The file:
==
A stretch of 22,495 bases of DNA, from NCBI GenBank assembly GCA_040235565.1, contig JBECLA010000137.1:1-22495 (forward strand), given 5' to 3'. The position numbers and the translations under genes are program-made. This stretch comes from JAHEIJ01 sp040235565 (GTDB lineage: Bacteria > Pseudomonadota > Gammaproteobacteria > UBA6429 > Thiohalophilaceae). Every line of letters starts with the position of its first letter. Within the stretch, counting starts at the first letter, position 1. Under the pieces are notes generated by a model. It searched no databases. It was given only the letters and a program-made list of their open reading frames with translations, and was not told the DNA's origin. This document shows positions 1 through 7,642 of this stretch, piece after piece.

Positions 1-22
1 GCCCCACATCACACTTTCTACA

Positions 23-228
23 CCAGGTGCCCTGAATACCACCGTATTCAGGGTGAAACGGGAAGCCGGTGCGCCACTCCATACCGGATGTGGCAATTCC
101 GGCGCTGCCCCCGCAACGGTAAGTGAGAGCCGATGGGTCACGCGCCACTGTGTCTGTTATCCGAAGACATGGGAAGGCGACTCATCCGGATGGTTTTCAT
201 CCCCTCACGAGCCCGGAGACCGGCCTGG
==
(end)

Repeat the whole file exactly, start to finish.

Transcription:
A stretch of 22,495 bases of DNA, from NCBI GenBank assembly GCA_040235565.1, contig JBECLA010000137.1:1-22495 (forward strand), given 5' to 3'. The position numbers and the translations under genes are program-made. This stretch comes from JAHEIJ01 sp040235565 (GTDB lineage: Bacteria > Pseudomonadota > Gammaproteobacteria > UBA6429 > Thiohalophilaceae). Every line of letters starts with the position of its first letter. Within the stretch, counting starts at the first letter, position 1. Under the pieces are notes generated by a model. It searched no databases. It was given only the letters and a program-made list of their open reading frames with translations, and was not told the DNA's origin. This document shows positions 1 through 7,642 of this stretch, piece after piece.

Positions 1-22
1 GCCCCACATCACACTTTCTACA

Positions 23-228
23 CCAGGTGCCCTGAATACCACCGTATTCAGGGTGAAACGGGAAGCCGGTGCGCCACTCCATACCGGATGTGGCAATTCC
101 GGCGCTGCCCCCGCAACGGTAAGTGAGAGCCGATGGGTCACGCGCCACTGTGTCTGTTATCCGAAGACATGGGAAGGCGACTCATCCGGATGGTTTTCAT
201 CCCCTCACGAGCCCGGAGACCGGCCTGG